The second dispute, at the core of Action No. 2, concerns Local 6's attempt to organize the approximately 400 "blue collar" workers or sanitation employees of the City of Newark, New Jersey, who had been represented by Local 945 ("Local 945") of the International Brotherhood of Teamsters ("IBT") since 1971. Local 945 is a member of the Joint Council No. 73, an affiliate of the IBT. On April 13, 1984, Local 6 filed a representation petition with the New Jersey Public Employment Relations Commission ("N.J.P.E.R.C.") seeking to become the certified bargaining representative for the sanitation workers upon the expiration of the collective bargaining agreement between Local 945 and the blue collar workers. Local 945 intervened in the proceeding to oppose the certification of Local 6, and Joel G. Scharff ("Scharff), the N.J.P.E.R.C. Administrator of Representation Proceedings conducted an administrative investigation concerning Local 6's petition and called a conference of interested parties where each submitted a written statement. Local 945 contended that a successor written agreement between Local 945 and the sanitation employees was a "contract bar" to Local 6's certification. On May 24, 1984, Scharff preliminarily concluded that this agreement was not truly negotiated and was not a contract bar but permitted both Locals to submit additional evidence on the question. On June 6, 1984, Scharff issued an opinion which concluded that Local 6 was not barred from representing these employees, and he directed a representation election.
By letter of June 25, 1984, Gleason, on behalf of the ILA, informed Scharff that Local 6's drive to organize New Jersey workers violated an oral "no-raid" pact pursuant to which the IBT and the ILA agreed to refrain from seeking to represent workers already organized by either union. In reliance on this letter, Flen Chestnut ("Chestnut") president of Local 945, filed a request for review and for extraordinary relief with the N.J.P.E.R.C., asserting this twenty-year no-raid pact as a bar to Local 6's representation petition. This request for review was denied on July 10, 1984.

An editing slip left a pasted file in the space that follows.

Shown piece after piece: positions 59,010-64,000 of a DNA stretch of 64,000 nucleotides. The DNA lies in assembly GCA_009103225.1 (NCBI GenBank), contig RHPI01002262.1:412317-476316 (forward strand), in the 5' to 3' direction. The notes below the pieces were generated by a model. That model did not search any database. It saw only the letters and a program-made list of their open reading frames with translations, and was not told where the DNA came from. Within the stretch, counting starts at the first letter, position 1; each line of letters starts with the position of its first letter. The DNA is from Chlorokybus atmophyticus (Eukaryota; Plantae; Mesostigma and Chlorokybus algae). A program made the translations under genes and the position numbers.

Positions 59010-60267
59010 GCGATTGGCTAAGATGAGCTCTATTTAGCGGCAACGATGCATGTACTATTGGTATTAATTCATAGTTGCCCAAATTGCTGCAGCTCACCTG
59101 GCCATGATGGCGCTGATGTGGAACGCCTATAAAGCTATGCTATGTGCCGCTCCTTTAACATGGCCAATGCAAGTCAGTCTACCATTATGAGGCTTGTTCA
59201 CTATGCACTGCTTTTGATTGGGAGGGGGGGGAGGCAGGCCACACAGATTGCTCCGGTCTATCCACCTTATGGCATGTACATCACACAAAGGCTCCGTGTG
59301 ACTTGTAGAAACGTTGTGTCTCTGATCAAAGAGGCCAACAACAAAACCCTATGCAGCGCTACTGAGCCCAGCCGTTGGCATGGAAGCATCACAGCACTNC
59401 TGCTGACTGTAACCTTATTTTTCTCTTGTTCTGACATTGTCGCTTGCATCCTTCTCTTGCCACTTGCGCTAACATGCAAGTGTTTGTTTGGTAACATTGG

On July 11, 1984, Local 945 commenced Action No. 2 and moved by order to show cause before the Honorable Leonard B. Sand for an order enjoining the Newark blue collar workers representation election scheduled for July 13, 1984. This application for an injunction was denied, and Local 6 was certified as the certified bargaining representative for these employees on August 7, 1984.
In Action Number 1, Perry and Local 6 contend that the ILA breached its constitutional and fiduciary obligations towards Local 6 and tortiously interfered with Local 6's state law rights by interfering with the Local's attempt to organize FOC vessel seamen and New Jersey Sanitation Workers. Perry also contends that Local 6 was improperly expelled from ILA affiliation, in violation of the ILA constitution and the Free Speech and Fair Hearing provisions of the Labor Management Reporting and Disclosure Act ("LMRDA"), 29 U.S.C. 401 et seq. The ILA contends that on undisputed facts, it is entitled to judgment as a matter of law, as the ILA did not breach its constitutional or fiduciary duties and the ILA properly disciplined Local 6 and Perry.
Perry and Local 6 have cross-moved for partial summary judgment on two aspects of its claims, one based on the ILA constitution, Articles XXIII, section 4, pertaining to employee wage scales, and the other based on the failure to provide a full and fair hearing on an internal union dispute as guaranteed in the ILA Constitution, Article XVIII, Section 4, and in section 101(a)(5)(C) of the LMRDA, 29 U.S.C. § 411(a)(5)(C).